Treasury to close loophole that allows VAT-free DVDs
- 9 November 2011
- From the section Business
The government is to change the tax rules that have allowed retailers to avoid paying VAT by sending goods from the Channel Islands.
Low Value Consignment Relief (LVCR) will not apply to goods sent from the Channel Islands to the UK from 1 April.
The loophole has been used increasingly in recent years by companies selling CDs and DVDs online, such as Play.com, Tesco and Amazon.
The government said the loophole was now costing £140m a year.
The chief minister of Guernsey, Deputy Lyndon Trott, said the change would have a "significant impact" on the islands.
The maximum price of the goods allowed under LVCR was cut from £18 to £15 on 1 November following an announcement in the Budget in March.
"These reforms will ensure that UK companies, especially small and medium-sized enterprises, can compete on a level playing field with those larger companies with the resources to set up operations in the Channel Islands," said David Gauke, Exchequer Secretary to the Treasury.
LVCR was originally established as a VAT exemption for goods coming from outside the EU. The idea was to prevent EU members having to collect small amounts of VAT, when collecting it would cost more than it was worth.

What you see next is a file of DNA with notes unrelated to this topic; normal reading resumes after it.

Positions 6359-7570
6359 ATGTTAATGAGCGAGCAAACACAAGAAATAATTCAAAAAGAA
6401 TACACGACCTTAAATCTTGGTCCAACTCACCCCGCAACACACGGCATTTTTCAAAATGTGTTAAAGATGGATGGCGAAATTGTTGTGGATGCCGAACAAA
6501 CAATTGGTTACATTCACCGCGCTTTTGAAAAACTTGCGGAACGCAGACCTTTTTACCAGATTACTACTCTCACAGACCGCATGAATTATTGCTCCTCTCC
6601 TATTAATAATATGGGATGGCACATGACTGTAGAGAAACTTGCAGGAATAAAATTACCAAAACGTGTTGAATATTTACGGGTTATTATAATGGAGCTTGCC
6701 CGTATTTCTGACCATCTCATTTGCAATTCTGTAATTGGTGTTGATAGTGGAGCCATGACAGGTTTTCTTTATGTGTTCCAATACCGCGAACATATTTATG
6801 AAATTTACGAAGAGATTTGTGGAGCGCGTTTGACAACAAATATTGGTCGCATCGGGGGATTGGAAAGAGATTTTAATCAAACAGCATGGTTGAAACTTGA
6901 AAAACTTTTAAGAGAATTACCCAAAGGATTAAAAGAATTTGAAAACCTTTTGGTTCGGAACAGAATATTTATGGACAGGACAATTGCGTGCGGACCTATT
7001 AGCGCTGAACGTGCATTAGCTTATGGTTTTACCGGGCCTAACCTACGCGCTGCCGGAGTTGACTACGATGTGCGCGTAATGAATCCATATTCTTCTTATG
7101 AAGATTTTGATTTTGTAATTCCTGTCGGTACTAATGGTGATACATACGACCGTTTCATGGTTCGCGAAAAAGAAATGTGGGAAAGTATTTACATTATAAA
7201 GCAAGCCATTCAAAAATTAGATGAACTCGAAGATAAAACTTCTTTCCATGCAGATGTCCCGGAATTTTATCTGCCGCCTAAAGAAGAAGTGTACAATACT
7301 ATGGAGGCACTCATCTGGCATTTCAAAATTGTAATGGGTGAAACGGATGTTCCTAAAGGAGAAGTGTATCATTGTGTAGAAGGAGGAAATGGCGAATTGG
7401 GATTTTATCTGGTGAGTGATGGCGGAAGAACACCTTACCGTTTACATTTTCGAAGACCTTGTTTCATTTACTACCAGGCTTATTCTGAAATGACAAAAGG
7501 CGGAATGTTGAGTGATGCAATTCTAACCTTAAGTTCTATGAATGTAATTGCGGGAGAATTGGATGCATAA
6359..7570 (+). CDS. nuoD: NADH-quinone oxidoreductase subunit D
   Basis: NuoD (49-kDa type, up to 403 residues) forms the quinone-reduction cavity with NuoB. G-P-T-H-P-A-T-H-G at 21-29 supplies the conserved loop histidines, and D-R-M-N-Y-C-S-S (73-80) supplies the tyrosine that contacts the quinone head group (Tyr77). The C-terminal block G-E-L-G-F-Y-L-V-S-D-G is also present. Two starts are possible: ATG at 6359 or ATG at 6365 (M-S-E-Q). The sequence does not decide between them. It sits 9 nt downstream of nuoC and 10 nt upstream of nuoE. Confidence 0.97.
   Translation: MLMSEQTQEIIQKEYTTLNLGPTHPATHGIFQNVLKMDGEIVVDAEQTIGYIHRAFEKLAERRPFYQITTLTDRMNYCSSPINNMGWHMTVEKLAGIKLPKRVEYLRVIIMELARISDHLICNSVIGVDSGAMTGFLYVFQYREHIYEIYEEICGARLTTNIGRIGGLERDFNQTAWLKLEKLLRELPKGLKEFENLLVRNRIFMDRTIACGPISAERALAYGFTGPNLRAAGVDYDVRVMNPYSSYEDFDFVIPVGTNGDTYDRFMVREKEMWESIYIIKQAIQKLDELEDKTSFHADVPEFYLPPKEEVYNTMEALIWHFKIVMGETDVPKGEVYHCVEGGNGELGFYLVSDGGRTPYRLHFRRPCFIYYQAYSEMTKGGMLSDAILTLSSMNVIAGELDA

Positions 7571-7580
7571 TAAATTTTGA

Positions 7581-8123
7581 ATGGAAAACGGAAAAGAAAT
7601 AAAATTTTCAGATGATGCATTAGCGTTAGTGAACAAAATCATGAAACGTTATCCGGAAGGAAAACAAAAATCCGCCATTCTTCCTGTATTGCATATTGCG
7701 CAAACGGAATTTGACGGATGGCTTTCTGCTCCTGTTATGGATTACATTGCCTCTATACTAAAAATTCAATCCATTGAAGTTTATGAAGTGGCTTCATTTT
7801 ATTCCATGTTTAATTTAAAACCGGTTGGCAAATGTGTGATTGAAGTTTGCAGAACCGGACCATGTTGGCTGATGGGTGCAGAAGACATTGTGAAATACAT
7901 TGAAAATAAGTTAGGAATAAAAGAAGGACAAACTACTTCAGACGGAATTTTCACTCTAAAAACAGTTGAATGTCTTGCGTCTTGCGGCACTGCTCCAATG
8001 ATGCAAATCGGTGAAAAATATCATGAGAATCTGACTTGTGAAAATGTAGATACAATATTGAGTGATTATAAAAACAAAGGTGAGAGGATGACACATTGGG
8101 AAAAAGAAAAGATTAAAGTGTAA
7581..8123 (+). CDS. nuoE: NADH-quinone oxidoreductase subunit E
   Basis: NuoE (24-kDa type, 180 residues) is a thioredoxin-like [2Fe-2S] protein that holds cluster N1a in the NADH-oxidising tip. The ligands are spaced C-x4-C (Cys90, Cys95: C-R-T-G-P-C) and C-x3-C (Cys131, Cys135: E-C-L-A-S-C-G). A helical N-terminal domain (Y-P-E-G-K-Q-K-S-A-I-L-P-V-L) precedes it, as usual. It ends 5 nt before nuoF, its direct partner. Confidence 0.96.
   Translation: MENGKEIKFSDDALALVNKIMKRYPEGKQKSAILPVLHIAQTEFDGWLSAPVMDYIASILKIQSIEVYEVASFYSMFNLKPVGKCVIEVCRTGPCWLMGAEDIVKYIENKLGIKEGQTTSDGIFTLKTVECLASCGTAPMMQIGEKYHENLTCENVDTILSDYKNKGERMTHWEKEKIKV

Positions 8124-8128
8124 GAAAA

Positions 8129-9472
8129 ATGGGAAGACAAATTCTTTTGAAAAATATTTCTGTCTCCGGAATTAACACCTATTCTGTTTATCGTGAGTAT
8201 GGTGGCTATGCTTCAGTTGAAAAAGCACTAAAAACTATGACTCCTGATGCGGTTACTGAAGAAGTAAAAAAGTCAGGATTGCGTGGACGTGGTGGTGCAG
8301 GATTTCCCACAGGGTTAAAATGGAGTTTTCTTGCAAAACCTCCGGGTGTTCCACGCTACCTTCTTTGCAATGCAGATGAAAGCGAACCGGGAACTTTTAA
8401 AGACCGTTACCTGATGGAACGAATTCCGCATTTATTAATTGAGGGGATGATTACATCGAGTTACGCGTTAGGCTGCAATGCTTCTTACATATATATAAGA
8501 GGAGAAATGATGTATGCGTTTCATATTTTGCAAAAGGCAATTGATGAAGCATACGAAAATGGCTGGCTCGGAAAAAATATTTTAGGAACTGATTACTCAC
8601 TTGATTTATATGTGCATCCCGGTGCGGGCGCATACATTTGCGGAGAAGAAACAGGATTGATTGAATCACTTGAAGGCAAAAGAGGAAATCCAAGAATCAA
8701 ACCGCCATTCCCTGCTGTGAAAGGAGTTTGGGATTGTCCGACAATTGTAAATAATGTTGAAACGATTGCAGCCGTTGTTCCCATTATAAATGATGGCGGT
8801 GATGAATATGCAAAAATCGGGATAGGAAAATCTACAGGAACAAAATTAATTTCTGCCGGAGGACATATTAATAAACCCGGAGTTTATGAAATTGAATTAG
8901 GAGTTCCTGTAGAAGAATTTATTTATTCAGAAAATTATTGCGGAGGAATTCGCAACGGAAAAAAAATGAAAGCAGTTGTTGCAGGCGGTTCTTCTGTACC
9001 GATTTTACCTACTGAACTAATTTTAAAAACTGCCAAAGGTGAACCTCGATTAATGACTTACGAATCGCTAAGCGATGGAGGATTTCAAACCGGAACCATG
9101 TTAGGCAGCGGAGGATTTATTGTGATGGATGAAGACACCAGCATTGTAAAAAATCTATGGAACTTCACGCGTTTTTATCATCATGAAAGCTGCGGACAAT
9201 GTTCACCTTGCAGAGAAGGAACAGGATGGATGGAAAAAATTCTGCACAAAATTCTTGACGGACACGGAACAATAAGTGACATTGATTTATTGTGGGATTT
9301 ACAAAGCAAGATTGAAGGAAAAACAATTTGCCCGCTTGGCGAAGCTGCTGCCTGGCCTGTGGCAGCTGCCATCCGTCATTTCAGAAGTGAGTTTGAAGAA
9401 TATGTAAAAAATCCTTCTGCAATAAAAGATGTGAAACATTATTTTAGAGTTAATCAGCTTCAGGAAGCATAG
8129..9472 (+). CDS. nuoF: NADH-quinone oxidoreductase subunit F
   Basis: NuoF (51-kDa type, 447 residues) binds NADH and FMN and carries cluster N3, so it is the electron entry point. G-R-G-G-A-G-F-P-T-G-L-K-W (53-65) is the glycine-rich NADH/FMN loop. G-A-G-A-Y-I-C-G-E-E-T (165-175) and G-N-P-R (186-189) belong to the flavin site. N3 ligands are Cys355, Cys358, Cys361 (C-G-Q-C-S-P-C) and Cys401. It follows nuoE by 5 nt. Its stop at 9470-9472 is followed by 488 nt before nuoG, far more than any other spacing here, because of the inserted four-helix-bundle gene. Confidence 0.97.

The problem has been that as the Channel Islands are outside the EU, big retailers have been sending low-price goods to the Channel Islands and then having them sent back individually to customers in the UK.
The government said that LVCR will continue to apply to goods coming from other countries outside the EU.
"The removal of this major market distortion should be welcomed by all UK businesses that wish to trade online," said Richard Allen, spokesperson for Retailers Against VAT Avoidance, a group that has campaigned against LVCR.
"The VAT Loophole is not only contra to the basic principles of EU VAT law but is also contrary to any sense of fair play and a 'moral market'."
Jersey's Economic Development Minister, Senator Alan Maclean, said more than 1,700 people were employed in the fulfilment industry across the Channel Islands.
Channel Island legislators are worried about the amount of notice they have been given of the closing of the loophole.